The arrival of the cargo ship Glovis Captain on the port of Zeebrugge earlier this week heralded new opportunities and challenges for electric car maker Tesla. The massive vessel is estimated to be carrying around 3,000 Model 3, which are expected to start an electric disruption in Europe’s passenger car market. At the same time, the arrival of the highly-anticipated sedan also means that deliveries to reservation holders in the region are about to begin.
Delivery Logistics Hell, Part 2
In true Tesla fashion, plans were underway to get the recently-arrived Model 3 to customers as quickly as possible. Thus, instead of taking a while before starting handovers to reservation holders in the region, Tesla immediately went to work. Reports from the Tesla community even indicated that they received messages from the carmaker indicating that they could pick up their Model 3 starting Wednesday at the company’s Tilburg facility, shortly after the cars arrived on Zeebrugge.
Soon, social media posts from the Tesla community revealed that the first Model 3 deliveries in Europe were already underway. That said, it did not take long before Tesla became unable to deliver as many vehicles as they estimated. Some reservation holders even went so far as to state that they were advised to pick up their Model 3 the following day. While an additional day is but a drop in the bucket compared to the nearly three-year wait for the electric sedan experienced by reservation holders, Tesla’s inability to deliver as many vehicles as it expected became a great inconvenience nonetheless.
On Wednesday, Elon Musk took to Twitter to apologize for the delivery delay in Europe. In a tweet, Musk explained that Tesla met some “unexpected challenges” with the vehicles coming through the Belgian port. Nevertheless, Musk noted that Model 3 deliveries should start moving on Thursday.
Sorry, many unexpected challenges with cars coming through Zeebrugge first time. Cars will start moving out in volume tomorrow.
— Elon Musk (@elonmusk) February 6, 2019
Logistics Challenges – Not Sweeter the Second Time
Ultimately, this is yet another case of Tesla miscalculating and shooting itself in the foot in the process. In the case of Europe’s first Model 3 deliveries, reservation holders were expecting their vehicles at a later date to begin with (the reservation holder Musk responded to on Twitter, for example, had a delivery date of 02/16/2019). The earlier delivery estimates, and the succeeding failure to meet said estimates, all transpired under Tesla’s own doing.
That said, Tesla’s journey with the Model 3 to date hints at something positive following the company’s logistics challenges in Europe, considering that the electric car maker faced the same issues in the US last September. During that time, Tesla was just hitting its stride with the production of the electric sedan. Tesla was also going for profitability, which required a record number of vehicle deliveries. Tesla’s deliveries became so backlogged that reservation holders saw their handover dates rescheduled multiple times.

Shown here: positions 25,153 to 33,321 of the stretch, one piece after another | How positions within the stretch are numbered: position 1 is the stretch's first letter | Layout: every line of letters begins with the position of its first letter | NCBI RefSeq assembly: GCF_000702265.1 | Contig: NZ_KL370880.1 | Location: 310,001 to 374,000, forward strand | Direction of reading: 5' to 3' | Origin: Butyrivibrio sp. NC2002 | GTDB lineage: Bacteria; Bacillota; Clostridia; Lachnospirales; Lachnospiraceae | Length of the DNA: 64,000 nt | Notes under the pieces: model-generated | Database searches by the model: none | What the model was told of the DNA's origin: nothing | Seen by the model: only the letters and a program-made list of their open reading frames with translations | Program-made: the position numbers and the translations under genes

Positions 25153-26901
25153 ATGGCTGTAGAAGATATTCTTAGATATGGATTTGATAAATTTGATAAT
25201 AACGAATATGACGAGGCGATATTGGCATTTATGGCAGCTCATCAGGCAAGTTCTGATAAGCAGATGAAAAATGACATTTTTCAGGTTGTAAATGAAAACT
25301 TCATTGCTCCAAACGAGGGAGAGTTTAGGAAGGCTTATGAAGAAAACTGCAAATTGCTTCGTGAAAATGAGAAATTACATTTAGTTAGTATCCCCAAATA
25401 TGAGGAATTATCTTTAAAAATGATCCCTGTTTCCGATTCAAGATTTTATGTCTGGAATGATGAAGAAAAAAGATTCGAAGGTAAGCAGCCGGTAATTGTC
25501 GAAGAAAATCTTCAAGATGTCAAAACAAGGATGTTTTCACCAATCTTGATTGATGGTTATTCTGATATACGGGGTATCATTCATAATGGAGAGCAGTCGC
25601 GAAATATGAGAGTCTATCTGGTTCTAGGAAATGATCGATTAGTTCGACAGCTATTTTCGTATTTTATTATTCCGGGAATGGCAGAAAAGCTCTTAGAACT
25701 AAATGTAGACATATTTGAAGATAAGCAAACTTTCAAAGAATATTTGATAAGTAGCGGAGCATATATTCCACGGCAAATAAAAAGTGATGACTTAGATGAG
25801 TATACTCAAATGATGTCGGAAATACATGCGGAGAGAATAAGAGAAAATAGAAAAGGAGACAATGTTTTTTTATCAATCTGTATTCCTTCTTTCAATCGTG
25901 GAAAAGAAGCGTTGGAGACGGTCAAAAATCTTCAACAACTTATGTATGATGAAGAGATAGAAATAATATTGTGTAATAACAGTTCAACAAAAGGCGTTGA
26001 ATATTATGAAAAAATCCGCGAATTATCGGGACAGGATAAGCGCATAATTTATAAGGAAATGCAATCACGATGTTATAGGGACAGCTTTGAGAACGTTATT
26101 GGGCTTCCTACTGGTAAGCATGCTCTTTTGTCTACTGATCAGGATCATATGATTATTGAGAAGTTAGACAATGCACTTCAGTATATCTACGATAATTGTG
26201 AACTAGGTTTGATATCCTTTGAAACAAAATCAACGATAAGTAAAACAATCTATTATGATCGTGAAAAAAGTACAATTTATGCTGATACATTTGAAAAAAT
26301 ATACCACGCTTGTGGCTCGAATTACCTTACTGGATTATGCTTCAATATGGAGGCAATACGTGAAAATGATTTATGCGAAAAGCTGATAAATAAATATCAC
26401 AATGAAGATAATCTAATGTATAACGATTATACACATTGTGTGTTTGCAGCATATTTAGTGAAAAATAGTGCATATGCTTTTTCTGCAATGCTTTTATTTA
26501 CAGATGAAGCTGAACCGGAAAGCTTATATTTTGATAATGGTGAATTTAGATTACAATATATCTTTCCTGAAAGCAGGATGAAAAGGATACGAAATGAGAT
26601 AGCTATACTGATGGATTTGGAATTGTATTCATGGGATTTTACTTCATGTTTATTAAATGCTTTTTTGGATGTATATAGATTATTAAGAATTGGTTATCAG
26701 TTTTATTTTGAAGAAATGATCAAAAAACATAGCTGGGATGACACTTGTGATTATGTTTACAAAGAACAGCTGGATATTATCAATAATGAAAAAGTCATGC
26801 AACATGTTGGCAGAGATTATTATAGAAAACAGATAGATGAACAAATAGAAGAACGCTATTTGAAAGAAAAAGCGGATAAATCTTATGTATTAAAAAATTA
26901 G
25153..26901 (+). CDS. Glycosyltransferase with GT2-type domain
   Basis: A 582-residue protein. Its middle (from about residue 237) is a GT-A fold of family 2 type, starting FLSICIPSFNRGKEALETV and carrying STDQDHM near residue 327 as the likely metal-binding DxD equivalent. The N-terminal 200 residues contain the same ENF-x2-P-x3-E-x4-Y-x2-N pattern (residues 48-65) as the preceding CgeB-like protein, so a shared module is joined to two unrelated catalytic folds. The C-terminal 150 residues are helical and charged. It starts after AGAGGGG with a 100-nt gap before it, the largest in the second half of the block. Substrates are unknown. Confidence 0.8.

Thanks to @LucWaterlot, some pictures of #glovisCaptain arriving full of #tesla #Model3 in #portofzeebrugge pic.twitter.com/rVxWBkWHNU
— Ulric Dabe (@UlricDabe) February 5, 2019
Just like Elon Musk’s recent tweet, the Tesla CEO owned up to Tesla’s challenges then, explaining that the company had gone straight from “production hell” to “delivery logistics hell.” Musk also mentioned later that challenges in logistics are easier to solve than production issues. True to the CEO’s word, Tesla delivered a record number of vehicles in the third quarter, with Q3 2018 handovers totaling 83,500 vehicles including 55,840 Model 3. Ultimately, these deliveries helped the company achieve its first definitively profitable quarter in years. These logistics challenges were completely absent in Q4 2018 as well, when Tesla delivered a total of 90,700 vehicles, including 63,150 Model 3.
Lessons Learned and Experiences Gained
With this in mind, it appears that Tesla’s current challenges in delivering the Model 3 to European customers are something that the company can handle. Tesla’s experience in the United States alone should help the electric car maker gain enough footing to conduct handovers in the region in a manner that is smooth, convenient, and well worth the nearly three-year wait for Model 3 reservation holders.
While Tesla appears to have miscalculated its initial European Model 3 deliveries, the company is in a constant effort to improve its logistics. Elon Musk took particular notice of this issue in the recently held Q4 2018 earnings call, when he was discussing the probability of Q1 2019’s profitability.
“We’re going to get cars to China and Europe and make sure that we have good logistics for the whole delivery process, from factory gate to the customer. That’s obviously pretty far from California to get to Europe and China and make it to, again, our two customers. So, we’re working every aspect of that logistics chain. And I think we’ve — I think it’s going to be good. I would say at this point; I’m optimistic about being profitable in Q1. Not by a lot, but I’m optimistic about being profitable in Q1 and for all quarters going forward,” Musk said.
For the meantime, the beast that is the Tesla Model 3 is still waiting for its chance to fully saturate the European market.